by Hunter Dawkins

When it comes to disasters in the world in the last 15 years, let’s just say the Mississippi Gulf Coast knows what it feels like.  Not to take away the sense of urgency from the global pandemic and the sincerity of this spiraling disease, but the Coast has experienced a few and understand that this will take more than one to stop the spread.

More than 15 years ago, the costliest tropical cyclone on record; Hurricane Katrina, hit the Mississippi Gulf Coast and New Orleans on August 29, 2005.  This caused $125 billion in damage, especially in New Orleans and the Mississippi Gulf Coast with over 1,200 deaths.  Remnants still exist along Pass Christian, Long Beach, and parts of Gulfport.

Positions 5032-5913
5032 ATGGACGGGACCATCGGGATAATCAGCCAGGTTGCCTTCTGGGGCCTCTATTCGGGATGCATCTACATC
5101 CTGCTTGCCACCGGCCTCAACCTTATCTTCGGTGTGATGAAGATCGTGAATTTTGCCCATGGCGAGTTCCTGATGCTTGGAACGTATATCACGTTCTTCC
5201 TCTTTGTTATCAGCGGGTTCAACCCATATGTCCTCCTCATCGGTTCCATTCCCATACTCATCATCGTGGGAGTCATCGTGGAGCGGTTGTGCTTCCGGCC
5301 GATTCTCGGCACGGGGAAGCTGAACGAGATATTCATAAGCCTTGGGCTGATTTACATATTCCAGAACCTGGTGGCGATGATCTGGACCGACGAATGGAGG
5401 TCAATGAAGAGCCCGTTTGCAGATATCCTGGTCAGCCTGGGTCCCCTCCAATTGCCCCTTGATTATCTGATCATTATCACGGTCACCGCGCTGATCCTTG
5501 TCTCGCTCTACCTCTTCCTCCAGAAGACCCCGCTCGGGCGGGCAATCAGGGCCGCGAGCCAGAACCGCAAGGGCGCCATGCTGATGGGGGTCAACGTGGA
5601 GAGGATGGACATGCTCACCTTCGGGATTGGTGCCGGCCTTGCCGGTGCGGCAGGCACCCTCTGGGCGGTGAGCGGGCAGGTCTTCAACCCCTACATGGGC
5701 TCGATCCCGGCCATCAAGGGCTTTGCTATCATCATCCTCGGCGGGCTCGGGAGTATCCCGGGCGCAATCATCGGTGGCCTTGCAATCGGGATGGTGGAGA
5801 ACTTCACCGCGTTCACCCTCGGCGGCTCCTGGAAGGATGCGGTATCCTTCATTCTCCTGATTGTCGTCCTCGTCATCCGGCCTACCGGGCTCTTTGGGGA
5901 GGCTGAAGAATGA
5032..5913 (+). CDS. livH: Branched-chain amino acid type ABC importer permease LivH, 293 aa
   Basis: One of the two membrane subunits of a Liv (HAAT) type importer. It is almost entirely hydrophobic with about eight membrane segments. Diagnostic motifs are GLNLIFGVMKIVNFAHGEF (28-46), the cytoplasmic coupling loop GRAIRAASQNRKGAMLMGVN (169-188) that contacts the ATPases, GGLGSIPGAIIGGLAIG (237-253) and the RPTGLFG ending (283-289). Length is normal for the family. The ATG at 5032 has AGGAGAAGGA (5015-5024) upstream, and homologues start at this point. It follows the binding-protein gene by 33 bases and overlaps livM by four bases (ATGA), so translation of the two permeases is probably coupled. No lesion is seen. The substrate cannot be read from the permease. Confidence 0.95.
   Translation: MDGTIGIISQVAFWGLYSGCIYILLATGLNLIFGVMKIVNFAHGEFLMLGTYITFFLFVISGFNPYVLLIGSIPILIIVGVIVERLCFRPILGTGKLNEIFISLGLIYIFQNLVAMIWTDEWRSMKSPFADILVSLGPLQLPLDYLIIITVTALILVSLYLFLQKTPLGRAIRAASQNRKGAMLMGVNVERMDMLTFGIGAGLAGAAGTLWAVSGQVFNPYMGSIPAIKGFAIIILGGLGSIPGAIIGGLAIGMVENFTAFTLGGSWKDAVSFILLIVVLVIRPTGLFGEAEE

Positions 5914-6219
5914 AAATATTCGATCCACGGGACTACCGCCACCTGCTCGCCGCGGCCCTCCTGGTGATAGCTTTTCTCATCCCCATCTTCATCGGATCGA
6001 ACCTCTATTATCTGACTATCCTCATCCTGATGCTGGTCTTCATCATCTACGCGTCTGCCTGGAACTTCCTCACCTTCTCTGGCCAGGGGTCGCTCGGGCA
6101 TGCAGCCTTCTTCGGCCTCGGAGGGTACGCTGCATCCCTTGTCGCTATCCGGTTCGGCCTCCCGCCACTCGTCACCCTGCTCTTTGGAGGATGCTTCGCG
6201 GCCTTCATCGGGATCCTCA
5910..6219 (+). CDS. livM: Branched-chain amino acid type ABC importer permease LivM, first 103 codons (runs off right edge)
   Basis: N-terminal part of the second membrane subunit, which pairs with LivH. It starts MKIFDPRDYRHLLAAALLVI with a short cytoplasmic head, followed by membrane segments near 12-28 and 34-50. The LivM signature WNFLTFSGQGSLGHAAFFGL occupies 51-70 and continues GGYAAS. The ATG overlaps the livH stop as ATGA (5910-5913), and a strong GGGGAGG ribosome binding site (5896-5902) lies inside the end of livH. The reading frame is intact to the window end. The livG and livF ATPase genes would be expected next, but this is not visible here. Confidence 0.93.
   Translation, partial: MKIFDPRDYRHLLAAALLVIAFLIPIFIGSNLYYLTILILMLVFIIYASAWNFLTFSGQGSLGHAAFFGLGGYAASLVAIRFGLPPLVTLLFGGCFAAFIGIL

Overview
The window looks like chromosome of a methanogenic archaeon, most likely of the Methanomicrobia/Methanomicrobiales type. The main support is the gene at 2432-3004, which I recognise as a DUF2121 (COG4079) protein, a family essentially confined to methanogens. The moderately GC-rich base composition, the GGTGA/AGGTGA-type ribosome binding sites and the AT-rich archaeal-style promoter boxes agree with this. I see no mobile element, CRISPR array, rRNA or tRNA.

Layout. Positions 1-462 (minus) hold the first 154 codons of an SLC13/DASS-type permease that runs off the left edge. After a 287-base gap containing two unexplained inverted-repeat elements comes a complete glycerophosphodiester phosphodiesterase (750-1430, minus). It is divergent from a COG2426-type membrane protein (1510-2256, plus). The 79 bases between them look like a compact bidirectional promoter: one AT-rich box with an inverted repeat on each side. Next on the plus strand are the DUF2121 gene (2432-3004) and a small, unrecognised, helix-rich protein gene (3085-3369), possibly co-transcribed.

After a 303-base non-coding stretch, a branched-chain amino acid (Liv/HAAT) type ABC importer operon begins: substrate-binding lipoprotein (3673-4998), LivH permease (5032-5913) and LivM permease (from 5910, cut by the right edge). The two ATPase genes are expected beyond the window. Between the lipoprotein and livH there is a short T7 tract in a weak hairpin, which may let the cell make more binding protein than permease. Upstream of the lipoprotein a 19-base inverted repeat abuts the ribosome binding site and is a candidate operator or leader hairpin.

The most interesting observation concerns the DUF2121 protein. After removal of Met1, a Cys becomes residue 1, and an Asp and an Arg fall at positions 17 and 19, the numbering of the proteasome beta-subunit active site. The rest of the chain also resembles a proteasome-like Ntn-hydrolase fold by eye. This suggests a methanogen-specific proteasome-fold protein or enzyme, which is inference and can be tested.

Other instances; which led to an economic and environmental demise, were the Deepwater Horizon Oil Spill in April 2010, the statewide opioid epidemic of 2015, and the seafood industry disaster of the openings of the Bonnet Carre Spillway of 2019.

All of these fiascos had unique effects on this region and through a state of grace, the Mississippi Gulf Coast has remained resilient.  There have been losses of life and business that can never be forgotten, but with the reaction to the way the Coast handled each tragedy, the United States should look down South for a sense of hope.

Unfortunately, there will still be plenty of lives lost and struggles to bring America back to normal.  However, pay attention to the authorities along with the medical professionals, wash your hands routinely, keep a distance from each other and drink a glass of water after taking a deep breath.  Stay safe and home.